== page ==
Temptation (1946 film)

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Temptation
Temptation Poster.jpg
Theatrical release poster
Directed by Irving Pichel
Produced by Edward Small
Screenplay by Robert Thoeren
Based on Novel: Bella Donna
by Robert Smythe Hichens
Play: Bella Donna
by James B. Fagan
Starring Merle Oberon
George Brent
Music by Daniele Amfitheatrof
Cinematography Lucien Ballard
Edited by Ernest J. Nims
Production
company
International Pictures
Distributed by Universal Pictures
Release date
  • December 2, 1946 (1946-12-02) (United States)
Running time
98 minutes
Country United States
Language English
Budget $1.6 million[1]

Temptation is a 1946 American thriller film noir directed by Irving Pichel. The drama features Merle Oberon and George Brent. The film was based on Robert Smythe Hichens's novel Bella Donna.[2]

The 1923 film Bella Donna, starring Pola Negri, which was directed by George Fitzmaurice[3] is also based on that novel. Other versions were filmed in 1918 and 1935.

Plot[edit]

Victorian melodrama, set in Egypt, where a down-on-her-luck courtesan (Oberon) snares a loving but naive Egyptologist (Brent), marries him and moves to Egypt. She quickly becomes bored and embarks on an affair with Mamhoud Baroudi (Korvin). She falls in love with him, and together, they plot to do away with her husband.

Cast[edit]

Production[edit]

The movie was the first producer Edward Small had made away from United Artists for a number of years.[4] He bought the rights to the novel in 1941 intending to make it as a vehicle for Ilona Massey who had just made International Lady for him.[5][6] He intended to make the film for United Artists but other projects took priority. Over a five-year period there were several near-starts and postponements; he almost managed to begin production in February 1946 but there was not enough studio space. Small's deal with United Artists expired so the film became the first shot at Universal by International under the new United World Pictures arrangement.[1]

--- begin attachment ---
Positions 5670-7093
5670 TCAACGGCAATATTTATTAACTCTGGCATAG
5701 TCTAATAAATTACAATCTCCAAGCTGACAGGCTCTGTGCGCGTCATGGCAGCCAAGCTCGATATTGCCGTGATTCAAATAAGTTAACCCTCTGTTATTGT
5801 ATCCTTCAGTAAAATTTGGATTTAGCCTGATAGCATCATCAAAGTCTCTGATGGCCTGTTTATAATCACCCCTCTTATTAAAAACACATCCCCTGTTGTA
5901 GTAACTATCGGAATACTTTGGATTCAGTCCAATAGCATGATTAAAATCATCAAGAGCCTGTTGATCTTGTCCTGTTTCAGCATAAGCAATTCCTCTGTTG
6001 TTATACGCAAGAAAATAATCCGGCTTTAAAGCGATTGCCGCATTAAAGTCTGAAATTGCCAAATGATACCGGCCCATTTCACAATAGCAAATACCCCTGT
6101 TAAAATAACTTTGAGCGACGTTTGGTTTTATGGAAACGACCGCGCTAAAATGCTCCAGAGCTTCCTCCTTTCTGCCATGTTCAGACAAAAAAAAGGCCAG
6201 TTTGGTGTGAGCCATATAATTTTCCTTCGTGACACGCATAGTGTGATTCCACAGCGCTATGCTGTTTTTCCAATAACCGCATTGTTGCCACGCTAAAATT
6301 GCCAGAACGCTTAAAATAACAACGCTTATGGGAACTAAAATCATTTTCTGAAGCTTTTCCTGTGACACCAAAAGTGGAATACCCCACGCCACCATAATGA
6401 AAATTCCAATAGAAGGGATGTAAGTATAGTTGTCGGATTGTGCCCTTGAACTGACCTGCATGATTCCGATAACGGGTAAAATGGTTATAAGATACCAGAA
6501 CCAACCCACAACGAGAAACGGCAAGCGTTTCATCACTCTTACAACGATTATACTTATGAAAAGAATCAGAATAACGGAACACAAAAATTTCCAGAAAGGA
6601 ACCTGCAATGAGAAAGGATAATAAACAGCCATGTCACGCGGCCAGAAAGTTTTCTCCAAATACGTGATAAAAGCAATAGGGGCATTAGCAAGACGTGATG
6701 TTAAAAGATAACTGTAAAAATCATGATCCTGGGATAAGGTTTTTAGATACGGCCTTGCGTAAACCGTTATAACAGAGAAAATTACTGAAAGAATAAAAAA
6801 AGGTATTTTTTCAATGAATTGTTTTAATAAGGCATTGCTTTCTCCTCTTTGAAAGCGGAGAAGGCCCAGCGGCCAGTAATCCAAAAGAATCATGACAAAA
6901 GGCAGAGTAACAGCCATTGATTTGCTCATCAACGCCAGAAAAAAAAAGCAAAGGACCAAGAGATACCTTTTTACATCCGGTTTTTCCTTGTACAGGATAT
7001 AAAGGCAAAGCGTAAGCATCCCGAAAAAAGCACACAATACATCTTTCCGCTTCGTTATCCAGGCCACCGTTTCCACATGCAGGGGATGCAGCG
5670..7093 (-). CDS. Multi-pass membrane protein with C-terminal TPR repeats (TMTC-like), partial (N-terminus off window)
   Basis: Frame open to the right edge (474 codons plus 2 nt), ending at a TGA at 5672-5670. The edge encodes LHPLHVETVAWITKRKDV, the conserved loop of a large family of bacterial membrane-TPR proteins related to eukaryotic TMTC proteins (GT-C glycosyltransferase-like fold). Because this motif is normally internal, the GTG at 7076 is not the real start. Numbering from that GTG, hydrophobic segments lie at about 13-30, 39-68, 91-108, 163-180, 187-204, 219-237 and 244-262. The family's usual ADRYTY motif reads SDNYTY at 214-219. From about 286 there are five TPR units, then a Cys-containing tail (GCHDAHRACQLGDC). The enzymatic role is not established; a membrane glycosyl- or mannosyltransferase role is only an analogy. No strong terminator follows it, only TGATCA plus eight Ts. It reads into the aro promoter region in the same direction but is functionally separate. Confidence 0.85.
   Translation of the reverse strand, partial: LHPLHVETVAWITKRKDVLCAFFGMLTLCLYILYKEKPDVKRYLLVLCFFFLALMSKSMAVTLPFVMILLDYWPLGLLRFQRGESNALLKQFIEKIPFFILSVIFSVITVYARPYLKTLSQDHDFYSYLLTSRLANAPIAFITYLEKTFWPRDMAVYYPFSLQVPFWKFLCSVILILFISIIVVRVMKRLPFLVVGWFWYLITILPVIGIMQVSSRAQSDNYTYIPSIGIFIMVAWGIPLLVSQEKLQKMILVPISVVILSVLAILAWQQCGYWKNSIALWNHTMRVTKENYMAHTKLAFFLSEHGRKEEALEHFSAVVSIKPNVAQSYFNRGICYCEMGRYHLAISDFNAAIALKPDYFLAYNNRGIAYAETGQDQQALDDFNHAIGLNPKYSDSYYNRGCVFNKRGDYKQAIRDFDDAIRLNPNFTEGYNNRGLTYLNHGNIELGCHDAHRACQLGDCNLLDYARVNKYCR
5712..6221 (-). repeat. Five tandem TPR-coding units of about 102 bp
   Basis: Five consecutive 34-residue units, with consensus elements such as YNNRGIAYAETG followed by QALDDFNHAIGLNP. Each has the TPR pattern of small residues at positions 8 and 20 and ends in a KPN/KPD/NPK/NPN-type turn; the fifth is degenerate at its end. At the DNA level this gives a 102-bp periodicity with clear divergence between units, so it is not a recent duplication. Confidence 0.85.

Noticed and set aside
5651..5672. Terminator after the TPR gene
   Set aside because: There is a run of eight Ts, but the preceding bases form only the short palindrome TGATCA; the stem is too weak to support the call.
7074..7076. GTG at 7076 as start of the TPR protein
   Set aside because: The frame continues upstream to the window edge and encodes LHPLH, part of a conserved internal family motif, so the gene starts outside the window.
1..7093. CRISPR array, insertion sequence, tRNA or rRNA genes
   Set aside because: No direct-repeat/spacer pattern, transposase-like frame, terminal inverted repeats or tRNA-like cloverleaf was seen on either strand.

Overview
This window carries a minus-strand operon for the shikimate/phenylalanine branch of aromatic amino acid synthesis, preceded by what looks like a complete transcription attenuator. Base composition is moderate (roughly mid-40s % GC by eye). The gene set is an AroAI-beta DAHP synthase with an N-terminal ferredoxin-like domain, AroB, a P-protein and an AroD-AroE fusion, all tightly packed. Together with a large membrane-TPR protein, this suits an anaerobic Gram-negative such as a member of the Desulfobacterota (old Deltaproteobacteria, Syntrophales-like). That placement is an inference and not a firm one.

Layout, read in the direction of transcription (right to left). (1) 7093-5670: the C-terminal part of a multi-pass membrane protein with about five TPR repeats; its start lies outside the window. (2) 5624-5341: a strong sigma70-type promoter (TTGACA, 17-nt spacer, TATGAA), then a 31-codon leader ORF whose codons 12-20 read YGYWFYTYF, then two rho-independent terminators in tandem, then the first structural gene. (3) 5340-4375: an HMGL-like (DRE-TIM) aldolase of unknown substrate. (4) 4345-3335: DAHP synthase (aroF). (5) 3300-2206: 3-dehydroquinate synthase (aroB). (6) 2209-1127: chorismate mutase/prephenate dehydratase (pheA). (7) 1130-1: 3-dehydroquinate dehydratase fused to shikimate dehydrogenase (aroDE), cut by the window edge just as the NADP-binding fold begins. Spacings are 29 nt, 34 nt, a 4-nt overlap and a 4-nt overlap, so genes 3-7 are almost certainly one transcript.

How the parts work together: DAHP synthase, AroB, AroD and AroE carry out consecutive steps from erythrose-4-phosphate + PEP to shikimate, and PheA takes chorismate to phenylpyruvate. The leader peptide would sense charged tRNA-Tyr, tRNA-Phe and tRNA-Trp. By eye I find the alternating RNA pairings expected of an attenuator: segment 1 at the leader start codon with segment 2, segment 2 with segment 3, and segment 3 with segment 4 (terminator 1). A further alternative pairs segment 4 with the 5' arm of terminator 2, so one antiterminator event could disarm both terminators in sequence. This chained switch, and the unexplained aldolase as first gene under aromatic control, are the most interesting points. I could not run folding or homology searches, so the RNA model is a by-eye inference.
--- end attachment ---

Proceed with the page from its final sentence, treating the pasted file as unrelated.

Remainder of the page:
Reception[edit]

Film critic Bosley Crowther panned the film when it was released, writing "True enough, Miss Oberon looks lovely, Mr. Korvin behaves with bold sang-froid and George Brent is sufficiently unimpressive to seem a husband that a dame would double-cross. Paul Lucas, Arnold Moss and Lenore Ulric also act as though they thought they had a script. But the whole thing is as claptrap in its nature as it was when Pola Negri played it back in 1923."[7]

Variety magazine panned the screenplay, writing "Production is well-stacked with solid values in every department except for the screenplay, which falls short in its attempt to stretch an unsubstantial story line over so long a running time."[8]

References[edit]

  1. ^ a b THE HOLLYWOOD WIRE: In the Clear MORE HOLLYWOOD ITEMS By Meets Girl By FRED STANLEY. New York Times (1923-Current file) [New York, N.Y] 05 May 1946: X1
  2. ^ Temptation at the Internet Movie Database.
  3. ^ Bella Donna at the Internet Movie Database
  4. ^ MICHAEL TODD SET TO FILM 'GREAT SON': Ferber Novel Will Be His First Universal Picture--Hellinger Acquires 'Criss-Cross' "Variety Girl" Planned Special to THE NEW YORK TIMES.. New York Times (1923-Current file) [New York, N.Y] 04 June 1946: 33.
  5. ^ The THEATRE: Entertainment Notes Wall Street Journal (1923 - Current file) [New York, N.Y] 03 July 1941: 13.
  6. ^ SCREEN NEWS HERE AND IN HOLLYWOOD: Monty Woolley to Repeat His Role in 'The Man Who Came to Dinner' for Warners PICTURE TO BE HELD OVER ' Blossoms in the Dust' to Run Second Week at Music Hall -- French Films Revived By DOUGLAS W. CHURCHILLSpecial to THE NEW YORK TIMES.. New York Times (1923-Current file) [New York, N.Y] 01 July 1941: 27.
  7. ^ Crowther, Bosley. The New York Times, film review, December 25, 1946. Last accessed: February 25, 2011.
  8. ^ Variety, film review, December 2, 1946. Last accessed: February 25, 2011.

External links[edit]